Africa needs a digitalisation strategy to compete in the global economy
African countries must act quickly and decisively to become leaders on the global economic stage. Digitalization is providing the continent with the opportunity to accelerate growth and rapidly expand struggling economies – but it’s a small window and decision-makers must get a strategy in place now in order to succeed.
Siemens (www.Siemens.com), in conjunction with Frost & Sullivan, have put together a comprehensive research project outlining the current state of key industries across the continent and identifying challenges and opportunities.
The study, named ‘The dawn of digitalization and its impact on Africa’, considers growth predictions and where the adoption of smart technology would be most beneficial in expanding industries to drive sustainable growth. For the purpose of this study, focus was placed on four key sectors: Water, Manufacturing, Mining and Minerals, and Food and Beverage.
Some of the key findings in the report are:
- The adoption of digital technologies, innovation as well as a range of digital customer offerings are expected to remain varied across industries, markets and geographies. The extent and impact of digital technologies is also expected to vary, favouring businesses and industries that seek relevance and increasing contribution in international markets in addition to existing domestic markets.
- While advanced analytics and digitalisation are witnessing growing adoption across certain industry sectors, such as the automotive sector, there is a real opportunity for adoption of these across industry sectors such as the mining and food & beverage industry which are significant contributors to major African economies.
- Manufacturing, while the most mature in its transformation and adoption of digital technologies in Africa, remains a marginal player struggling to make a bigger impact on country GDPs. The question governments need to ask themselves is how they align a ‘here-and-now’ emphasis on job creation with the necessary focus on digitalisation. This will enable Africa to create a niche within the global economy. If we fail to pro-actively select our place within the global manufacturing industry, we run the risk of continuing on this path of non-industrialisation.
- In the water industry, expenditure in water infrastructure has been low when compared to the global average. Inadequate investment in infrastructure coupled with poor water utility management has resulted in a greater need for development of the water sector.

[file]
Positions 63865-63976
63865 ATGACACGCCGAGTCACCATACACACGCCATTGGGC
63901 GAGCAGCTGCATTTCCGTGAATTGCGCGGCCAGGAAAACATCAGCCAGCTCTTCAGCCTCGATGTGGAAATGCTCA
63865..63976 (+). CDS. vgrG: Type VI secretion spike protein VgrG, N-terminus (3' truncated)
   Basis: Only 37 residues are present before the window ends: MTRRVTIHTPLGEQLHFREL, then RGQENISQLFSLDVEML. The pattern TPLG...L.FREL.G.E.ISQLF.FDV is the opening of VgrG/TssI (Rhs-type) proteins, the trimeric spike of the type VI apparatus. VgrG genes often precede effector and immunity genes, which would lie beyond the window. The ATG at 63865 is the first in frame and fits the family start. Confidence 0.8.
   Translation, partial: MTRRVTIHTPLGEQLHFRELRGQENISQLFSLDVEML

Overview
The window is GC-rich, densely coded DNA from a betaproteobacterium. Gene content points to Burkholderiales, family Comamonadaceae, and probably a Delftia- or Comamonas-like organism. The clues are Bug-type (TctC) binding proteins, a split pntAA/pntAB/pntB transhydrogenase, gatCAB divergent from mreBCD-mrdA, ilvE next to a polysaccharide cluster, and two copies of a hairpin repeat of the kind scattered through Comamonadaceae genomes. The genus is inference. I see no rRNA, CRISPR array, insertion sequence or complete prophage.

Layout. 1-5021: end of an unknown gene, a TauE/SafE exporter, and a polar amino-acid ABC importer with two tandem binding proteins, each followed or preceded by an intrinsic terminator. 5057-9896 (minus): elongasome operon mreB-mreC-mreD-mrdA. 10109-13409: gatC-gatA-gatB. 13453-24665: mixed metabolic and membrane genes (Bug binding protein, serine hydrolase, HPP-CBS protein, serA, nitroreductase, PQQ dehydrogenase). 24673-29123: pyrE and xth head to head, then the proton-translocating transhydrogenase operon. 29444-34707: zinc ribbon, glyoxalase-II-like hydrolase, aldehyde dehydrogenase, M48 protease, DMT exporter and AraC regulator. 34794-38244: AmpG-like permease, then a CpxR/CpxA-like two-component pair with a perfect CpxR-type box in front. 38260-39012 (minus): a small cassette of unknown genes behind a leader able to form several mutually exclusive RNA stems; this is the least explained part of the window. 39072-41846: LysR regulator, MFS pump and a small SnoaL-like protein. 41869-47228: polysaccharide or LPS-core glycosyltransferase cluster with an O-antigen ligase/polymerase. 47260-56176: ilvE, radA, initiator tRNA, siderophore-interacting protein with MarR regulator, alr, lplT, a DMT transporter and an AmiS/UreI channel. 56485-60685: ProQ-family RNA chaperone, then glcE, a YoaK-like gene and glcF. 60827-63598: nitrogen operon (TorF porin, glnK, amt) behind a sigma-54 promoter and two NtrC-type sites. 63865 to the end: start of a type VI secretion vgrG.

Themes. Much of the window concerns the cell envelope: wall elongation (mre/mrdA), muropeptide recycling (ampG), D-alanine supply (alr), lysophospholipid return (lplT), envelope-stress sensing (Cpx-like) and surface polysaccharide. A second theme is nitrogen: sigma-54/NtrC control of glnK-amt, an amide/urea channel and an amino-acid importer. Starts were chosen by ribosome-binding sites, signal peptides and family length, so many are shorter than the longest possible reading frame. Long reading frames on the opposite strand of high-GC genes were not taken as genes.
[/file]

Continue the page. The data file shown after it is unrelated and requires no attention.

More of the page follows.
- In the mining industry which has been witnessing subdued investment, rising cost pressures and increasing labour issues, a combination of mechanisation, efficient extraction of resources and better use of data can make it easier for mine operators to cut costs and create a leaner and more efficient mining operation. As such, the successful incorporation of technology will be possible through collaborative efforts of technology providers, industry, research institutes and organisations that work for uplifting the mining industry.
- A stable supply of electricity is critical for digitalisation to flourish. By providing high levels of infrastructure and power supply, Africa will be able to attract the necessary investment across various industry sectors.
The urban population in Africa is expected to grow to 56% in 2050, from 35% in 2010. This rapid urbanization will require robust infrastructure to ensure these expanding cities are hubs of growth and commerce, and not still trying to catch up with basic necessities.
According to Ralf Leinen, Senior Vice President Digital Industries for Southern and Eastern Africa, “For the first time in history we have an incredible opportunity to use smart technology to transform entire economies at an unprecedented rate. Africa needs to get efficient strategies in place now in order to succeed.”
In the wake of changing business dynamics, rapidly evolving technology and increasing competition, collaborative efforts between governments, industry, businesses (local and international), labour and academia is vital for creating an environment that is conducive to developing sustainability of local businesses, encourages technology up-skilling, innovation, knowledge sharing and execution.
The findings from the study are just a starting point. Siemens hopes it will begin a dialogue and provide a framework to some of the unique opportunities that exist.